Enormously aiding these scholars in their task has been the discovery over the past two centuries or so of troves upon troves of ancient Near Eastern texts. Many of those texts have shed unexpected light on the history, culture, and religion of ancient Israel, and some of them bear striking similarities to biblical compositions.

Within the strictures of the historical-critical method, it will not do to assume a uniform and unchanging culture or religion against which to interpret the variegated texts that were eventually brought together in the Hebrew Bible. Rather, any interpretation, even a literary one, must be accountable to the historical period in which the text was produced.


To indicate briefly the interpretive difference these assumptions make, let’s take the two passages dealing with child sacrifice that Halkin mentions in his Mosaic essay.

Commenting on Alter’s decision to translate the word ma’akhelet in the story of the Binding of Isaac as a “cleaver” instead of the usual “knife” (Genesis 22:6, 10), Halkin asks what might have prompted so seemingly strange a choice. He then broaches—without endorsing—the possibility that we are meant by Alter to conceive of an Abraham “about to go berserk” from the insupportable ordeal imposed on him by God. “Will he,” Halkin wonders, “having saddled his donkey, and split wood for an offering, and gone to Mount Moriah, and sacrificed Isaac on the altar he builds . . . chop him into pieces? Will all his terrible resolve, now that Isaac is dead, erupt in an orgiastic fury?”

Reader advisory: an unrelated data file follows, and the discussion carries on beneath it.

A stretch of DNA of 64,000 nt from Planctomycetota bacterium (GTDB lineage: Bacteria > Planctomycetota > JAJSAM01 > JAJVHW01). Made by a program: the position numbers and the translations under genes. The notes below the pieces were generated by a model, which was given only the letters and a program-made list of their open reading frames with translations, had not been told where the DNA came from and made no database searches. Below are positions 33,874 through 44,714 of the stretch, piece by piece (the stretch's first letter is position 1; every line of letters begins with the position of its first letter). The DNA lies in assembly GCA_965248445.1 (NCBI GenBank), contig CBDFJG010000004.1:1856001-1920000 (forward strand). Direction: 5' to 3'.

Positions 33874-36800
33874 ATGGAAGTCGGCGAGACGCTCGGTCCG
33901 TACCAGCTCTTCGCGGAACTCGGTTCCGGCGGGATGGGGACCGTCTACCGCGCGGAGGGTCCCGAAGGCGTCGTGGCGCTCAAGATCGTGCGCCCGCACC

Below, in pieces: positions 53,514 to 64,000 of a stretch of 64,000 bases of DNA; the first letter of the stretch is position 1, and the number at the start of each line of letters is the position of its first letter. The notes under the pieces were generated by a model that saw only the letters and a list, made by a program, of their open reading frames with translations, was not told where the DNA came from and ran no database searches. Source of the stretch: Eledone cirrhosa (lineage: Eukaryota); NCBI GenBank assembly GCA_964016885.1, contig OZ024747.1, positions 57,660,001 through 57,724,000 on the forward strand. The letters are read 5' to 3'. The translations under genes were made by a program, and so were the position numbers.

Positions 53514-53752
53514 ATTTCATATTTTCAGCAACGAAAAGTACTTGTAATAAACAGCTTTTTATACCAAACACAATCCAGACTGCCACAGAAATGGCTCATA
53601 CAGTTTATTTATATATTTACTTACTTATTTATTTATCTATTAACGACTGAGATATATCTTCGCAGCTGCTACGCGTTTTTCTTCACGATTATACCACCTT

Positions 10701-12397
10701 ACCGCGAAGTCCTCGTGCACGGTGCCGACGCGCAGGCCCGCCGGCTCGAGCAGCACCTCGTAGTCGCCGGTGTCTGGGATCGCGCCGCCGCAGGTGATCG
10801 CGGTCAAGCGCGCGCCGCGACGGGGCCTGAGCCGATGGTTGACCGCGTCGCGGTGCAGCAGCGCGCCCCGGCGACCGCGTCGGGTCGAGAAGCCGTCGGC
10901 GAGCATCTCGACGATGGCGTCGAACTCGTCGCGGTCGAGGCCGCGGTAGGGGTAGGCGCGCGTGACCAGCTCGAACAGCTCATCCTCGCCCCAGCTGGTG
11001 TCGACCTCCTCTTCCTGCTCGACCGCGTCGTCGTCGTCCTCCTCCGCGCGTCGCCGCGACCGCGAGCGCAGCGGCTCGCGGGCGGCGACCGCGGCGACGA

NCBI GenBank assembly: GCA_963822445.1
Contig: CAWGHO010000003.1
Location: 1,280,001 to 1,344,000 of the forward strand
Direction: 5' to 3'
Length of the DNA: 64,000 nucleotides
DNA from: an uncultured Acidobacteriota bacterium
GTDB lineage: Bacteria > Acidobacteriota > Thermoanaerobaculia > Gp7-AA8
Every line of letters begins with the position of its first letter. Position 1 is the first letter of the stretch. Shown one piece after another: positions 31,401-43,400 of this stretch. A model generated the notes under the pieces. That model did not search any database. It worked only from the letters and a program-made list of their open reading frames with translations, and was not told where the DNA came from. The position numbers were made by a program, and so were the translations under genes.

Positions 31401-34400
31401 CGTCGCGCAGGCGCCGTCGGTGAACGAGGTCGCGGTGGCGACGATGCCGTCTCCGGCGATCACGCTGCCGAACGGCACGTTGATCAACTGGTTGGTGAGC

In fact, such a re-conception of Abraham as a (typically) violent father has become common, not to mention ideologically useful, in some circles. Needless to say, it stands in stark contrast to the way the story has usually been taken in Judaism, Christianity, and Islam alike. The scenario that Halkin evokes differs in one respect, in that it does not postulate sacrifice itself as an act of sheer violence but rather places Abraham’s “orgiastic fury” after the offering has already been made. If ma’akhelet here refers to a meat cleaver rather than a knife used in sacrifice, this reading would suggest that Abraham had planned for his orgiastic eruption but forgot to bring along (or the author thought it unimportant to mention) the instrument he planned to use in the sacrificial slaying of his beloved son itself.

That is indeed a very odd possibility, and one that Halkin wisely rejects. As he points out, “In all likelihood, ma’akhelet does not mean ‘cleaver,’ or else sometimes means ‘cleaver’ and sometimes means ‘knife.’”

The truth is, we just don’t know what the biblical words were for the knives used in sacrifice. Ma’akhelet, which occurs only four times in the Hebrew Bible (half of them in the Binding of Isaac) may well have been one of them. But there is no reason to take its sole attestation in the story of a gruesome dismemberment in Judges 19:29 as determinative for the meaning of the noun, thus implying an equally gruesome act in Genesis 22 rather than an exalted act of self-surrender before an exceedingly demanding divine command.

Alter compounds the misdirection of rendering ma’akhelet as “cleaver” here by also asserting that the verb lishḥoṭ (“to slaughter”) in Genesis 22:10 is drawn “from butchering, rather than sacrifice.” Butchering can be part of the sequence of acts in an animal sacrifice, and the majority of biblical occurrences of the verb in question appear in unambiguously sacrificial contexts. Most likely, Alter was misled by the related noun sh’ḥiṭah, common in later Hebrew but with only one occurrence in the Bible, a term that, sacrifice having disappeared with the destruction of the Temple, now denotes kosher butchering.